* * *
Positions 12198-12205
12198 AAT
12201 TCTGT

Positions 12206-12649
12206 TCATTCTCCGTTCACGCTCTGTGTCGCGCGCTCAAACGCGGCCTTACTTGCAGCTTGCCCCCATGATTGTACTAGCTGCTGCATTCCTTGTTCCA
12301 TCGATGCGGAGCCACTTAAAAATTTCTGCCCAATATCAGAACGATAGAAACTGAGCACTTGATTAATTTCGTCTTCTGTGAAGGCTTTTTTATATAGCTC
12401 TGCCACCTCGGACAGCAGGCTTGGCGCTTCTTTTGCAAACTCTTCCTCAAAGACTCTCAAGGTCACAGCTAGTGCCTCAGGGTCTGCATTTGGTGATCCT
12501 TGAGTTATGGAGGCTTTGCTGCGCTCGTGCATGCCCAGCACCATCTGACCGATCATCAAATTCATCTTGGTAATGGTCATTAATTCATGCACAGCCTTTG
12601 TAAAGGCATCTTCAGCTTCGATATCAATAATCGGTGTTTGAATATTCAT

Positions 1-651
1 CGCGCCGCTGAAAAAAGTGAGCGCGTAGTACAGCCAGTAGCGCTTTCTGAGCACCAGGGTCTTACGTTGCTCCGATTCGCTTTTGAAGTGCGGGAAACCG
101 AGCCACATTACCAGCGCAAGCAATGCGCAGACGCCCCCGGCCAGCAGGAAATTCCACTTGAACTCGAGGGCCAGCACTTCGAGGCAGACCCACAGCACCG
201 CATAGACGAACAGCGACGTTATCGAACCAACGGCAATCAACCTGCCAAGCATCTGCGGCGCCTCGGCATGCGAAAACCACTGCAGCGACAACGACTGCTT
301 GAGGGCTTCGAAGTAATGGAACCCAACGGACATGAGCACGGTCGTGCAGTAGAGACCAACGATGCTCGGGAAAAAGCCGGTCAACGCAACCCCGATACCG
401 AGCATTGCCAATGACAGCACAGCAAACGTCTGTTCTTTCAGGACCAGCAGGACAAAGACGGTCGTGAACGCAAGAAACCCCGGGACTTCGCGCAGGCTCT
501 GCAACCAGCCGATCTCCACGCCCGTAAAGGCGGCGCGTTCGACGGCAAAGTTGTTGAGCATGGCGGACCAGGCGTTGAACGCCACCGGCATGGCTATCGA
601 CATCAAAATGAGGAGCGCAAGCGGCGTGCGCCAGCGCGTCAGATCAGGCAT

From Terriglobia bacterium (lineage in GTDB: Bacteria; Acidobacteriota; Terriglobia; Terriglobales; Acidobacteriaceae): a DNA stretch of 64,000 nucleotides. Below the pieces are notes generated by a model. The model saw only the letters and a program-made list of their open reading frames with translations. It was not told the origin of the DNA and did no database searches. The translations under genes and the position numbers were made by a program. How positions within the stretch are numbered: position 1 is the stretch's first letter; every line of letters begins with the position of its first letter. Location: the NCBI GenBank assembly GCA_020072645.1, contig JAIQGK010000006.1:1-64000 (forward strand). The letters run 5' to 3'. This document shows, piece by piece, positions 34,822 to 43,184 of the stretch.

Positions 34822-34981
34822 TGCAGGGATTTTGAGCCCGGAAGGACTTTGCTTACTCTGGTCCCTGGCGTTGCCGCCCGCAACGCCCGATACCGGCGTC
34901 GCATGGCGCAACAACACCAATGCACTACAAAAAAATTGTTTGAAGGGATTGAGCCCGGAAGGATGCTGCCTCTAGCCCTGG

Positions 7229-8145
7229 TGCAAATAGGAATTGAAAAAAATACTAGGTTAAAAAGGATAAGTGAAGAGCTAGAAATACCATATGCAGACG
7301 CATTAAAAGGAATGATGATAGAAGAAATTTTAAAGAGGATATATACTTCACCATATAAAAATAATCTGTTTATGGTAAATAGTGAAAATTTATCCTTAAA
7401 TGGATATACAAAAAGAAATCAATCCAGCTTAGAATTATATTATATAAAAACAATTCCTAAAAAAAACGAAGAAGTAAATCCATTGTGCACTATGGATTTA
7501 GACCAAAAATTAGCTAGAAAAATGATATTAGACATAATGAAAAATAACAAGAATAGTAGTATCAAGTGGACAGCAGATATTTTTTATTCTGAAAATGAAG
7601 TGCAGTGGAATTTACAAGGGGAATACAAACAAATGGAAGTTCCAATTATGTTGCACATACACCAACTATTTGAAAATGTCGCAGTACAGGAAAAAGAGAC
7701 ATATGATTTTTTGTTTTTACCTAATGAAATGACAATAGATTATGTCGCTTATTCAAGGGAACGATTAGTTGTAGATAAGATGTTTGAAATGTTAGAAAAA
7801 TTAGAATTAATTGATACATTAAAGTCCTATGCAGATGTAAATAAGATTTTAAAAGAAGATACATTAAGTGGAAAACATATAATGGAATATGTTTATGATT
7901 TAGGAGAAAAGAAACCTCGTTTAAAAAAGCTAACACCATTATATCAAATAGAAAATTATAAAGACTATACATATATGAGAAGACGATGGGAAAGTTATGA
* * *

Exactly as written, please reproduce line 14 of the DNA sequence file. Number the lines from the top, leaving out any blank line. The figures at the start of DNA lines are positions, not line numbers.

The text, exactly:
301 GAGGGCTTCGAAGTAATGGAACCCAACGGACATGAGCACGGTCGTGCAGTAGAGACCAACGATGCTCGGGAAAAAGCCGGTCAACGCAACCCCGATACCG